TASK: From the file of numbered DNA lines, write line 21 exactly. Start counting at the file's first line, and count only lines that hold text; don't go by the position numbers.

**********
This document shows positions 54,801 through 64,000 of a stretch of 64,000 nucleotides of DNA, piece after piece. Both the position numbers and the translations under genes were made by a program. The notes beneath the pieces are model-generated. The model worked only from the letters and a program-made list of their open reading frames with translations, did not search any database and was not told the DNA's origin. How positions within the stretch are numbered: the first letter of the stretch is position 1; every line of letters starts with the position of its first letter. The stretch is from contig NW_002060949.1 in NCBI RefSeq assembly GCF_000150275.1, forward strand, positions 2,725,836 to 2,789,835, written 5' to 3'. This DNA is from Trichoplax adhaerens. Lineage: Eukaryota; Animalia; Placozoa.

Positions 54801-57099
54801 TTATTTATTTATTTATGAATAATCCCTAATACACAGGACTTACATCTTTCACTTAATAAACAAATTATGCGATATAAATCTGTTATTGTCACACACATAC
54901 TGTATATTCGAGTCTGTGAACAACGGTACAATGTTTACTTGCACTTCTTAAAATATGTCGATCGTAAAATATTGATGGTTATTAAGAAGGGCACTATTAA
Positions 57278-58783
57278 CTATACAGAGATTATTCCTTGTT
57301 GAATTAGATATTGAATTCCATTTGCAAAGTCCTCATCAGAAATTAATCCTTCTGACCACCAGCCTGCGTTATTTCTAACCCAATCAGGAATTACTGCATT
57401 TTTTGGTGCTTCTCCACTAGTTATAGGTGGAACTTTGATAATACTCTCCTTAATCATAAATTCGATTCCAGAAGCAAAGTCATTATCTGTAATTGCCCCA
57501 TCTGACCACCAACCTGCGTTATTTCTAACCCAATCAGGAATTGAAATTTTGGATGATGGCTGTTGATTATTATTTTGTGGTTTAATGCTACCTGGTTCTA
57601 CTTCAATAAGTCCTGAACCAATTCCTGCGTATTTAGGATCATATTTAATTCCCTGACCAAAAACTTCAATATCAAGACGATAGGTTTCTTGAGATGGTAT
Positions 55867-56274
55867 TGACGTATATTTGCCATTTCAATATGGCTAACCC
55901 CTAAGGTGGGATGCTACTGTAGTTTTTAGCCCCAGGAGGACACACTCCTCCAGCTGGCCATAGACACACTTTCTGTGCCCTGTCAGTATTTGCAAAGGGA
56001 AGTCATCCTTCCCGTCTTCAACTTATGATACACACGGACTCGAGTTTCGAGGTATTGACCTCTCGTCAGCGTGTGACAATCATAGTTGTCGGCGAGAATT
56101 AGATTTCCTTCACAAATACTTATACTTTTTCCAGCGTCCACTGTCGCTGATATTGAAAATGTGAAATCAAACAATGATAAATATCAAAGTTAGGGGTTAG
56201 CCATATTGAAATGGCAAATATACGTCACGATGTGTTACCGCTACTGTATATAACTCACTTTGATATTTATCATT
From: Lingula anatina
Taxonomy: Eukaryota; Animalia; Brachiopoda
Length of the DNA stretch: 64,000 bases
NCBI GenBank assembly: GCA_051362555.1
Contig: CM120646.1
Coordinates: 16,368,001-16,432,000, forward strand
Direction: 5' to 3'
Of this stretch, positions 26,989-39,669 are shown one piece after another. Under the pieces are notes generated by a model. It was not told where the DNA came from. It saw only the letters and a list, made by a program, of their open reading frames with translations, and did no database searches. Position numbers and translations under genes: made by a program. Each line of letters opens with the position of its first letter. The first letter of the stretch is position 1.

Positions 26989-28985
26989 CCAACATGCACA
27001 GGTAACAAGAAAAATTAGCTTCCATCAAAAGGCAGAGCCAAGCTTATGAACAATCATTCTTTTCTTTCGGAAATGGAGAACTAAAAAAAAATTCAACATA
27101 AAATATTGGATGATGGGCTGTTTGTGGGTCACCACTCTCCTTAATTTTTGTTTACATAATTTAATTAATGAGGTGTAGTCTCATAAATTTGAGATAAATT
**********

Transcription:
Contig: CM120646.1